Saturday, December 17, 2011


Dan, Joe and me on the steps of the tarpaper shack in Pelham, Alabama where Joe was born.

My parents' generation included a total of fifteen siblings among the two families, and ALL those people were born at home.  
I happen to know that most of their spouses were also born at home. And of around fifty cousins, at least half—and probably more—were born at home, too; usually on a farm, or at least somewhere out in the rural countryside. Even my little brother was born at home.
The vast majority of Americans born before about the middle of the 20th Century screamed their first screams and cried their first tears at home. It's one of the most traditional aspects of the unique Americana heritage we revere, and that tradition was the absolute norm in South Carolina and Alabama, where my ancestral roots run deep. There's just something . . . I don't know, something humble, something earthy, something trustworthy about someone who can honestly claim homebirth.
But I was born in a hospital. I feel kinda gypped about that, too.
See, as a serious American history buff, I'd LOVE to be able to smugly say, "Like the Founding Fathers and other great Americans before me, I first drew breath in this world surrounded by family and the warm and welcoming walls of home." Or, on occasion, maybe something like, "Yep! I was delivered in the same bed where they placed the order for me, you know."
Or, driving down some shady country lane, I could point at a deteriorating old farmhouse, sigh wistfully, and say, "See that dear old homeplace? I was born there, in one of the back bedrooms, and my soul yearns to return there someday after I've shucked this vale of tears."
Okay, maybe I wouldn't say it so that it sounded so old-fashioned and overly-sweet with contrived sentimentality, but that would essentially be the effect I'd be going for.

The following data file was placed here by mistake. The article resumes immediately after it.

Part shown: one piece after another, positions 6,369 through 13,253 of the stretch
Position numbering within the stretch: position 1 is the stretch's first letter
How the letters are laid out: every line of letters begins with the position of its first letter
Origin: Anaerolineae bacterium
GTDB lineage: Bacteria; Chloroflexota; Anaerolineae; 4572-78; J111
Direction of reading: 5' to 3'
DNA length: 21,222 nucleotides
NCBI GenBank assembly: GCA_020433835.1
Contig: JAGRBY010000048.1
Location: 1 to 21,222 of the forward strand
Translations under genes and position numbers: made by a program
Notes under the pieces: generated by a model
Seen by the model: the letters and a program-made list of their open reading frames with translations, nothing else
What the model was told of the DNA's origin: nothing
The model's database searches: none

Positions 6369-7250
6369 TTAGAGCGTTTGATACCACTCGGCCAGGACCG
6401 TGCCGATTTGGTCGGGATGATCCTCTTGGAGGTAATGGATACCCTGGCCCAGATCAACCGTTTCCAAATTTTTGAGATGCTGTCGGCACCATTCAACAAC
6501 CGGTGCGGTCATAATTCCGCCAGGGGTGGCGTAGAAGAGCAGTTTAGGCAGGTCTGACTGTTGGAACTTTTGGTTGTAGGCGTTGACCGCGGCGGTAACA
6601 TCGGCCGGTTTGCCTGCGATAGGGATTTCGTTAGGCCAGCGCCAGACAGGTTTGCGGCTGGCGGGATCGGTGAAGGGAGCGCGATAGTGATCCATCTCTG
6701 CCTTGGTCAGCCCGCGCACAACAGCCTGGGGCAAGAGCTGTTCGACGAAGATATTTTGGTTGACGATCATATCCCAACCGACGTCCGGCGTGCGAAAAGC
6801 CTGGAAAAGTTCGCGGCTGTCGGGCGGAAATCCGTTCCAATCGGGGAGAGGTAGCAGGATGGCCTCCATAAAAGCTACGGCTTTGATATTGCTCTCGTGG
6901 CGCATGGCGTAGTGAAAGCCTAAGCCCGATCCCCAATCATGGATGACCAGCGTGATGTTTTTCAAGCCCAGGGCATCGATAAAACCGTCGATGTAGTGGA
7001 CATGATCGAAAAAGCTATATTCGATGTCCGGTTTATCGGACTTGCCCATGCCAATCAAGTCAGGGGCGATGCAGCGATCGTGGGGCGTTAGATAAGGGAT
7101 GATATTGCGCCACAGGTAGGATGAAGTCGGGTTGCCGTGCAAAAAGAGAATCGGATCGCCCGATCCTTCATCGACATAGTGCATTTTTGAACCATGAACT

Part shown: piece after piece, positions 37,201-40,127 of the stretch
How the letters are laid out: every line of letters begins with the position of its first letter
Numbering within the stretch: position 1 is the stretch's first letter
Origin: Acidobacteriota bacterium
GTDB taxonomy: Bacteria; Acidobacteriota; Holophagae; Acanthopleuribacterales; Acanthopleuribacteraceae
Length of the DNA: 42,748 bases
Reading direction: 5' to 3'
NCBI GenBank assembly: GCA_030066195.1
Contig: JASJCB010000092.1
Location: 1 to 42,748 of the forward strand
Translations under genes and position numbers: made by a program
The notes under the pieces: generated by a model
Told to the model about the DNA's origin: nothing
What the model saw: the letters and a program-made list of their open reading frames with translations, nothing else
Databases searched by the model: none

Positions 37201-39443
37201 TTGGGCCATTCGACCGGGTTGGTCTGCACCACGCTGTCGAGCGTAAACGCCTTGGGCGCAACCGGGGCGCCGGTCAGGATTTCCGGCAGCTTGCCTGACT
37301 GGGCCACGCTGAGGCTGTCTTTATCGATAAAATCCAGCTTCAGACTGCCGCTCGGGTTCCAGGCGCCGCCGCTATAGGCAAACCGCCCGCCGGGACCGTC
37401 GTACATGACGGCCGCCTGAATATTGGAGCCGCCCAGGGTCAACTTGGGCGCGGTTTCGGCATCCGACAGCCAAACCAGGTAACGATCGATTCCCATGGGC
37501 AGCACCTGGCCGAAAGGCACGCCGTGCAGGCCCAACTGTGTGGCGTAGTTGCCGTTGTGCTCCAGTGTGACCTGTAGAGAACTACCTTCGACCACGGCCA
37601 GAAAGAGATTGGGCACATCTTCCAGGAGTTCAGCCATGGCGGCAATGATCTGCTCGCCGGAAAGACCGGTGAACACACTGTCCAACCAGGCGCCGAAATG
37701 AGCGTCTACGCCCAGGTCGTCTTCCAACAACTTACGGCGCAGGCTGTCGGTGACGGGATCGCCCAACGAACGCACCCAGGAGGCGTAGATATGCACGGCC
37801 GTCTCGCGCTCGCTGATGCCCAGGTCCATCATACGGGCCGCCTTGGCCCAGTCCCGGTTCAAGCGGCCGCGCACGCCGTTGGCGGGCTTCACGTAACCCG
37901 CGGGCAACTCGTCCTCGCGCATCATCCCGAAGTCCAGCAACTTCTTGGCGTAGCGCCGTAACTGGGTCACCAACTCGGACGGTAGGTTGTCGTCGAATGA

If anyone had asked me, and if I'd known then what I know now, I'd have been happy to make my wishes known before I came into this world.
"Why, yes," I'd have said, "by all means save the money a hospital will cost, and let's make it happen at the house! Then, maybe, have a little barbecue to celebrate."
But it was not to be. I was born in Moncks Corner's Berkley County (South Carolina) Hospital anyway.
My beloved Aunt Bessie is more pragmatic about it. She says I'm crazy. After giving birth at home five times with only a harried country doctor and an even more harried husband for company, she would gladly have traded them both for even a third-rate hospital and a fourth-rate flush toilet (rural Alabama was like that back in the 1950s).
When I thought, while it was too late for me at least my children could carry on the noble Americana home birth tradition...well, let's just say the idea was met with considerable reluctance on the part of my dear bride.
Yep. Considerable. So considerable that I'm still a little hard of hearing on one side (just kidding, Darlin'!).
I wasn't born at home. I was born in a hospital, and I still feel a little left out when all my home-born relatives get together and . . . well, they don't talk about being born at home. In fact, it never comes up unless I mention it. But I KNOW THEY WERE!
          And, okay, it rankles a bit.

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